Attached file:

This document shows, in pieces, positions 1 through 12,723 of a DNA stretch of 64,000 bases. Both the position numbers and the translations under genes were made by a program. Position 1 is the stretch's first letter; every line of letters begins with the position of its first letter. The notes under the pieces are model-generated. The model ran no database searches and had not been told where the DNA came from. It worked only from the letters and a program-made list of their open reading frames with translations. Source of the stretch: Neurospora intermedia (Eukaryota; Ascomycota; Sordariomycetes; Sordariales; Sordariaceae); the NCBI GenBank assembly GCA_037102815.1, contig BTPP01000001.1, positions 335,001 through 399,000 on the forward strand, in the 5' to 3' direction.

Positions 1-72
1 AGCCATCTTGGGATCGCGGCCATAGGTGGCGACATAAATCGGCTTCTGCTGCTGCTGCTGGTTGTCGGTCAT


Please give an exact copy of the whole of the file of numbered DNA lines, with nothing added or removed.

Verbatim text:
This document shows, in pieces, positions 1 through 12,723 of a DNA stretch of 64,000 bases. Both the position numbers and the translations under genes were made by a program. Position 1 is the stretch's first letter; every line of letters begins with the position of its first letter. The notes under the pieces are model-generated. The model ran no database searches and had not been told where the DNA came from. It worked only from the letters and a program-made list of their open reading frames with translations. Source of the stretch: Neurospora intermedia (Eukaryota; Ascomycota; Sordariomycetes; Sordariales; Sordariaceae); the NCBI GenBank assembly GCA_037102815.1, contig BTPP01000001.1, positions 335,001 through 399,000 on the forward strand, in the 5' to 3' direction.

Positions 1-72
1 AGCCATCTTGGGATCGCGGCCATAGGTGGCGACATAAATCGGCTTCTGCTGCTGCTGCTGGTTGTCGGTCAT